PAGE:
Snow day today! It's snowing steadily and we are supposed to be getting a fair-sized accumulation. So far there is about 10cm down, so I am going to considering my path to the Studio (all 30 feet of it) totally impassible, and have a Snow Day!
(For those who caught it, yes, I am fully bilingual when it comes to measuring systems. I mix feet and centimeters to suit myself. Very Canadian.)
I have some Trillium seeds from the Trillium-l seed exchange ready to put into pots. The best instructions for germinating Trillium seeds are to give them 2-3 months of warm, that is, damp and warm, conditions followed by 2-3 months of cold ditto. As soon as they arrived, I put the seeds along with a bit of a lightly dampened mix of peat and perlite into little baggies, and put the baggies in an airtight container on my desk. Today I'll move the seeds into pots of the same mix with a bit of soil added, cover them, and put them on the floor at the back of my plant shed, covered with a thick blanket of pink insulation. They should stay cold without freezing like that. Then, when the snow starts to melt, I'll move them outside to warm up naturally as Spring arrives. If all goes well they should form tiny rhizomes with a single root. Only next Spring will they put up a green leaf. And this first leaf won't look like a Trillium leaf although once you know what they look like you can recognize them. They look like little green flags! Look at all of them at the base of these clumps of T. grandiflorums:
The year after that they will put up 3-parted 'real' Trillium leaves and in another year to two they should bloom.
Trillium grandiflorum is easy to grow in Ontario. They aren't very fussy about soil, but they do need enough sunlight and decent drainage. They won't 'do' in deep shade or a soggy spot. Other than that, just remember that they are Spring Ephemerals, which means they will be up early, will bloom early, and will go dormant in the summer. I had a fellow a couple of summers ago, came with his wife to buy some of my pottery, who was determined that he wanted to have a White Trillium in his tiny garden behind his row house. Always the helpful beaver, I sent him home with a nice three-stem potful. The next Spring they were back. I asked him how the Trilliums worked out.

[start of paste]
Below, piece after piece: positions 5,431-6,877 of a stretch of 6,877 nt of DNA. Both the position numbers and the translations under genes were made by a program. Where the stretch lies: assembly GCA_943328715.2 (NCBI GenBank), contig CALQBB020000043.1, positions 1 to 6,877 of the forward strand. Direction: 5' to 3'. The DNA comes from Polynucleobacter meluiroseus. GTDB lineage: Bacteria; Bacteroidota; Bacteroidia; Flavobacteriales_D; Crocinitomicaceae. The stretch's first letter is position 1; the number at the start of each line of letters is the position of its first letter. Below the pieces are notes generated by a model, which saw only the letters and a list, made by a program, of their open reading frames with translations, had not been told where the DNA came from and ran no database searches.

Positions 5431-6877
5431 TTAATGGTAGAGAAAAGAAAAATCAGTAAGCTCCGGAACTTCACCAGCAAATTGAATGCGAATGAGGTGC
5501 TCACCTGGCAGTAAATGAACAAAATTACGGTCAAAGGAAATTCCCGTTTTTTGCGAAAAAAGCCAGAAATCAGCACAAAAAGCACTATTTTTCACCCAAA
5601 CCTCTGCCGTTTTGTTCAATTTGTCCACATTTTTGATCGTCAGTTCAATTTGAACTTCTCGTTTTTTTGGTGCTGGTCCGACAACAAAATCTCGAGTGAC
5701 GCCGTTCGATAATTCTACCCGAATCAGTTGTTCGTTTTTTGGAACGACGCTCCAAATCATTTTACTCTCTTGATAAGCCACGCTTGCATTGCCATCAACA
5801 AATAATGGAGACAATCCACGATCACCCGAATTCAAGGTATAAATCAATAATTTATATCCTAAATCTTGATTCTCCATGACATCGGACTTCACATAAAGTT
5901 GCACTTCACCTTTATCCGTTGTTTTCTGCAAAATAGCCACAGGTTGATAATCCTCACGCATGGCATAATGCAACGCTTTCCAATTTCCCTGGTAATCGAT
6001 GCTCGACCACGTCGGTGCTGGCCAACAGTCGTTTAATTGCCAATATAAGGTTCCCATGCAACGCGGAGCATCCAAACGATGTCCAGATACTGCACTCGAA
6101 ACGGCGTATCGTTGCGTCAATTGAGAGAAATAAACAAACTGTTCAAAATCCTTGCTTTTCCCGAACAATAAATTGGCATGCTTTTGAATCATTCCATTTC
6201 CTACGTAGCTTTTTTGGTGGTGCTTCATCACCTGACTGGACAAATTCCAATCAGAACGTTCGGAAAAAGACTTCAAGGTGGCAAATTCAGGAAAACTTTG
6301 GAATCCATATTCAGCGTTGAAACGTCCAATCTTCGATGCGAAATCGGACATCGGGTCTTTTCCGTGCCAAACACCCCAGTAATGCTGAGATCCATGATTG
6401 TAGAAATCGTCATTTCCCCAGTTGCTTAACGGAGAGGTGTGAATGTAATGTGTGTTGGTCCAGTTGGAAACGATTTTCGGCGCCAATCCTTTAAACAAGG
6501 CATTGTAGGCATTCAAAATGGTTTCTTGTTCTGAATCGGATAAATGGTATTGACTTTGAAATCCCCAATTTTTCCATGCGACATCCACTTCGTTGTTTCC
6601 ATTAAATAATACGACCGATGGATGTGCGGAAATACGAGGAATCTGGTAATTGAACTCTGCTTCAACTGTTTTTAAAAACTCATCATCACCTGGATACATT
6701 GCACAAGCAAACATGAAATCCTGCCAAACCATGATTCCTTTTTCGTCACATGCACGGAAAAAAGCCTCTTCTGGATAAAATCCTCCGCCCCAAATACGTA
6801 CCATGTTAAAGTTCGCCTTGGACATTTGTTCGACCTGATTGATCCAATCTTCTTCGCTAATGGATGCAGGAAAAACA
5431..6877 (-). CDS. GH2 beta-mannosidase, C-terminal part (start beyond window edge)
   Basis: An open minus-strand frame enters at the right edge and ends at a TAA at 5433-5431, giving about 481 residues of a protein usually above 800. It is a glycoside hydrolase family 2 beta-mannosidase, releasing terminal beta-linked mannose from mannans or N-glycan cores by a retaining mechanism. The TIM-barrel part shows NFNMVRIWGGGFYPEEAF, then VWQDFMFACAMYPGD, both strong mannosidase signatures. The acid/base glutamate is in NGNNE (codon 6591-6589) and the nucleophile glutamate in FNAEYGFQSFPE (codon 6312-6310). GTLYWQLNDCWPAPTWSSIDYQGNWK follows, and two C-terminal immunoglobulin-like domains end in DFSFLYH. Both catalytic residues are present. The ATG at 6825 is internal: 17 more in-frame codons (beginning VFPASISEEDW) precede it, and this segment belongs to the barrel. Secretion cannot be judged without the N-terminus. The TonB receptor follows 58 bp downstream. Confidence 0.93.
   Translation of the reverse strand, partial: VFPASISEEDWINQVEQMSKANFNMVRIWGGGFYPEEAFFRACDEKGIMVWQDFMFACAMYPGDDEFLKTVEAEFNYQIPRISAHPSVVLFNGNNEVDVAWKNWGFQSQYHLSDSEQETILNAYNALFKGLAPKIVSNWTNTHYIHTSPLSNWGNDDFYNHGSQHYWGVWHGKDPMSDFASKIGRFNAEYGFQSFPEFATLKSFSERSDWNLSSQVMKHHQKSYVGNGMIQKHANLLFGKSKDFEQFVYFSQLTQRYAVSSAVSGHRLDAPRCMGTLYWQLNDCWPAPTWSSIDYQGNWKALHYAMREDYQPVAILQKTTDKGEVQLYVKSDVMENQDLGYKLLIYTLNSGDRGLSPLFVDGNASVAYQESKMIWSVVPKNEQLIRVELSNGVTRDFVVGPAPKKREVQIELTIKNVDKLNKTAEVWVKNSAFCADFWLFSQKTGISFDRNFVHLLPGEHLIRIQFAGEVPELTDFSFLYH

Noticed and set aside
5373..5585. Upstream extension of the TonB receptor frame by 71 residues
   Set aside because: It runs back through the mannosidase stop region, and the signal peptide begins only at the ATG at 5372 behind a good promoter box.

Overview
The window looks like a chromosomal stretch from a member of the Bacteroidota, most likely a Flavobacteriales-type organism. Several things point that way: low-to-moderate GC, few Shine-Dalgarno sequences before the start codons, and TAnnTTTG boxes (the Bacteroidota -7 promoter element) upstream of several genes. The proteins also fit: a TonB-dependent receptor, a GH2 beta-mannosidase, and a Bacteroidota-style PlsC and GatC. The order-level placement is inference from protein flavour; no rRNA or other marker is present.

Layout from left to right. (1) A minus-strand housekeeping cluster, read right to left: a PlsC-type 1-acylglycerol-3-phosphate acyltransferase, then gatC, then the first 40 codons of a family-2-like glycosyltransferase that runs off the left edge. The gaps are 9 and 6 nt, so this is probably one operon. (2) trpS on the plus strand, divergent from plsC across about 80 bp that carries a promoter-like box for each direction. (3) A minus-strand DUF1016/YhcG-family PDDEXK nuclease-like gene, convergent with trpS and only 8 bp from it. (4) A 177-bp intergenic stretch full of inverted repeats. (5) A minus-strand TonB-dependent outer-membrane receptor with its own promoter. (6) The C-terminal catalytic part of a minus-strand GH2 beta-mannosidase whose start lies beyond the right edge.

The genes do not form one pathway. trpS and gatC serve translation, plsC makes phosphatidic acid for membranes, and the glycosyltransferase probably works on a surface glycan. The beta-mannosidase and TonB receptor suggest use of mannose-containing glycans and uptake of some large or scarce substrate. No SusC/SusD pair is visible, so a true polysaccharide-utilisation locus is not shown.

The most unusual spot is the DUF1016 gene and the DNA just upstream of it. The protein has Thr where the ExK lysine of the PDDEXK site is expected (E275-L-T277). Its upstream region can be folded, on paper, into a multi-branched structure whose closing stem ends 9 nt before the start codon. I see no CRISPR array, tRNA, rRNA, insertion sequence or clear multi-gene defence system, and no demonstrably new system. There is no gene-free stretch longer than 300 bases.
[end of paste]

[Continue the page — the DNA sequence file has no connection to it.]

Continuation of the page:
"Oh, he said, "they died.".
I was kind of surprised, and asked him when did they die.
"August. First they got shabby-looking, and then they died."
I reminded him that they go dormant, and asked him if they had come back this Spring.
"No. I planted some geraniums there instead, they're good and give colour all summer long".
I was able to restrain myself.
Toronto Gardens (link on the sidebar) has a thought-provoking blog about ethical questions relating to native plants. One that they touch on but don't go into detail about, is the often dubious origin of native plants being sold at nurseries. Since many of the more interesting natives are slow and/or tricky to propagate, they are dug from the wild, potted up, held for a few weeks, and sold as 'nursery propagated'. In my opinion, this is bad and wrong, on a number of counts. Where I lived before there were a lot of Wood Lily, Lilium philadelphicum, around. One day they were all gone, and there were holes where they had been. Somebody dug them, and there were far too many for any garden so we know what happened.
I have a hunch the problem isn't as wide-spread in Canada as it is South of the border, but we still need to be careful when we buy plants.
Here's a picture of a nicely round-petalled form I am encouraging in my garden. This is one of the best forms I've seen and it came up in my Sampler Garden. I moved it to a better spot and I'm hoping it will become a large clump. When it does, I'll divide it and eventually build up a bit of a stock of them. It's fairly large, too, and will have real presence in the garden. You saw it here first!